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**Commun Nonlinear Sci Numer Simulat
**

journal homepage: www.elsevier.com/locate/cnsns

Short communication

**Asymptotic bubble evolutions of the Rayleigh–Taylor instability
**

Sung-Ik Sohn

Department of Mathematics, Gangneung-Wonju National University, 7 Jukhungil, Gangneung 210-702, South Korea

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i n f o

a b s t r a c t

We examine the multiple harmonic model for the single-mode Rayleigh–Taylor instability, and present a new class of the asymptotic solution for the bubble evolution. Previously reported solutions for the bubble curvature and velocity from the model were quantitatively different from other theoretical models and numerical results, for small density jumps. The discrepancy between the theoretical models is resolved by our new approach to the model. Our solution agrees with the Layzer–Goncharov model, and gives the independence of the bubble curvature on the density ratio. Ó 2012 Elsevier B.V. All rights reserved.

Article history: Received 31 January 2012 Received in revised form 4 March 2012 Accepted 8 March 2012 Available online 15 March 2012 Keywords: Rayleigh–Taylor instability Multiple harmonic model Layzer model Asymptotic solution

1. Introduction Fluid mixing occurs frequently in basic science and engineering applications. When a heavy ﬂuid is supported by a lighter ﬂuid in a gravitational ﬁeld, the interface between the ﬂuids is unstable under small disturbances, and is known as the Rayleigh–Taylor (RT) instability [1]. The RT instability plays important roles in many ﬁelds ranging from astrophysics to inertial conﬁnement fusion [2]. The hydrodynamic instability leads to development of spikes, penetrating of the heavy ﬂuid into the light ﬂuid, and bubbles, rising of the light ﬂuid through the heavy ﬂuid. At a later time, a bubble in the RT instability attains a constant growth rate. Eventually, a turbulent mixing caused by vortex structures around spikes breaks the ordered ﬂuid motion. Several theoretical models for the nonlinear evolution of the single-mode RT instability have been proposed. However, disagreements between the solutions of the models have been found, and argued in the literatures. In this paper, we resolve the discrepancy between the theoretical models, and present the asymptotic solution for the RT bubble. Layzer [3] ﬁrst proposed a potential-ﬂow model for comprehensive descriptions of the motion of the interface in the ﬂuids of inﬁnite density ratio. The Layzer model has been extended to the interface of a ﬁnite density contrast in various ways [4–8]. Among several approaches, people have had preferences for Goncharov’s solution [4], owing to the simplicity. The asymptotic bubble curvature and velocity from the Layzer–Goncharov model in two dimensions is given by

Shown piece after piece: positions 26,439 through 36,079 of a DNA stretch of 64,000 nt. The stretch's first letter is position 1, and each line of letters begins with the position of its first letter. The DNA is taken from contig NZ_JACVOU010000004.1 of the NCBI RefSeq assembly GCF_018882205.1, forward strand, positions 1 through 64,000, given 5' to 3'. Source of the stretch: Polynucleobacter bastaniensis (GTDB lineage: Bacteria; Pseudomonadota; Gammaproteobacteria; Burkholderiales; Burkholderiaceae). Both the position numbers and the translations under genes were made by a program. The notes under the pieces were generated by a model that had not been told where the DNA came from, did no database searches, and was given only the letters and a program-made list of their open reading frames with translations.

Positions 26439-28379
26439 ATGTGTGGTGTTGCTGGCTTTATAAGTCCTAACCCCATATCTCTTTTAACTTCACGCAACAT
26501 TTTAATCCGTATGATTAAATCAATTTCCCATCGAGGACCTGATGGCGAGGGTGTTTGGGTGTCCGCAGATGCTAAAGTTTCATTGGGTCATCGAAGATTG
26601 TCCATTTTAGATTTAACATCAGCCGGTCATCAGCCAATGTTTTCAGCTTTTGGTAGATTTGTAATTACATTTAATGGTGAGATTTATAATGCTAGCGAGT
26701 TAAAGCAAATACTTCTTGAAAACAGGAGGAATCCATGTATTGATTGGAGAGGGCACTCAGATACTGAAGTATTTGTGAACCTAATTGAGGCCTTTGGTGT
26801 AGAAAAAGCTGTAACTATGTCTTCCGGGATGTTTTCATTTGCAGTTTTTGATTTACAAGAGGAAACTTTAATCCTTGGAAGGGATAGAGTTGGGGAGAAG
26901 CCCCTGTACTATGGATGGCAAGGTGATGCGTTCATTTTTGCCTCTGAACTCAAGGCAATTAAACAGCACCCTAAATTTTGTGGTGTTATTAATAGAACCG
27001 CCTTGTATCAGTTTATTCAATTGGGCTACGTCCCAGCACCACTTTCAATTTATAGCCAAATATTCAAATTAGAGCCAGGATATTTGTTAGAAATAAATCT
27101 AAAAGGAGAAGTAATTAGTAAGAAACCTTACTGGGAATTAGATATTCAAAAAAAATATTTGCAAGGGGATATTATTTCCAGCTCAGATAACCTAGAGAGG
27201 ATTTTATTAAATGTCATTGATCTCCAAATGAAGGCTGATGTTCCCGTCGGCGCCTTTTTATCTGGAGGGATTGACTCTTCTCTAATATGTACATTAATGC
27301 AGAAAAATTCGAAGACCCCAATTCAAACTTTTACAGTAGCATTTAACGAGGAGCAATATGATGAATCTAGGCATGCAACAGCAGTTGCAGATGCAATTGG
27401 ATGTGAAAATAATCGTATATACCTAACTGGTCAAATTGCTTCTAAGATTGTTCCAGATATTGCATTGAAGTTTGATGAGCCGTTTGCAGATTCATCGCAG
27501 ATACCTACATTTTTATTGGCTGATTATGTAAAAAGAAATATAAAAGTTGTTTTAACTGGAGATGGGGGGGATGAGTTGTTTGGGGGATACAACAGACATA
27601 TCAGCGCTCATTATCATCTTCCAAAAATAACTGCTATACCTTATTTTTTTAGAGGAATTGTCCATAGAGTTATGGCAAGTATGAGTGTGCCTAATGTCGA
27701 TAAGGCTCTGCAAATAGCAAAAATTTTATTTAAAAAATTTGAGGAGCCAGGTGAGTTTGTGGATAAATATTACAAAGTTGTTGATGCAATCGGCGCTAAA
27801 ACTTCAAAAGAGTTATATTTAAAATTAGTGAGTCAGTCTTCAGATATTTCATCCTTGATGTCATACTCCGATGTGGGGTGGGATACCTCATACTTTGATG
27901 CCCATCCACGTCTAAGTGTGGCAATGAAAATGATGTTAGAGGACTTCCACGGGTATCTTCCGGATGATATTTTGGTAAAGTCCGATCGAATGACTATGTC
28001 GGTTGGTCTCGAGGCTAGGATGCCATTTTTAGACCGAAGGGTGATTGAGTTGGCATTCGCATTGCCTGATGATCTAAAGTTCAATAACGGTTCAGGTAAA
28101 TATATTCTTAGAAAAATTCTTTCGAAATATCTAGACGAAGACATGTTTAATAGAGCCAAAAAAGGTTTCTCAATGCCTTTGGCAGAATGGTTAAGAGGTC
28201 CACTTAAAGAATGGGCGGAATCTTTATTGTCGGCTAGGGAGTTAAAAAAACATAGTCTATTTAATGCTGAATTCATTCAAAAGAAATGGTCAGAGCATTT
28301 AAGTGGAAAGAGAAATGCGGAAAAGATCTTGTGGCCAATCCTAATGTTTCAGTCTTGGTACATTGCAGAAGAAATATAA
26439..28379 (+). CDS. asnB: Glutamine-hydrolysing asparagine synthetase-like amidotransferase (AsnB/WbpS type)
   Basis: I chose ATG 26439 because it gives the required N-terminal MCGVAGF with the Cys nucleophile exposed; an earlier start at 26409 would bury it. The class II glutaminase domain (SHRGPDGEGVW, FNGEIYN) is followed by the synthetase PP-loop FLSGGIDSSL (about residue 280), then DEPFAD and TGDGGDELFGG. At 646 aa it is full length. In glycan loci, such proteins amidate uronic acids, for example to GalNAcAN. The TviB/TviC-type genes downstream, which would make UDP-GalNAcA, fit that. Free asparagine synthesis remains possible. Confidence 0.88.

k n!À ; 6

sﬃﬃﬃﬃﬃﬃﬃﬃﬃﬃﬃﬃﬃﬃﬃﬃﬃﬃﬃﬃﬃ 2Ag ; V! 3ð1 þ AÞk

ð 1Þ

where k ¼ 2p=k is the wavenumber of the interface, k the wave-length of the interface, and g the gravitational acceleration. The Atwood number A is deﬁned by A ¼ ðqh À ql Þ=ðqh þ ql Þ, where qh and ql are the densities of the heavy and light ﬂuids, respectively. The solution (1) gives the independence of the asymptotic bubble curvature on the density ratio. It has been shown that the bubble velocity (1) is in good agreements with numerical and experimental results, over all Atwood numbers

E-mail address: sohnsi@gwnu.ac.kr 1007-5704/$ - see front matter Ó 2012 Elsevier B.V. All rights reserved. http://dx.doi.org/10.1016/j.cnsns.2012.03.006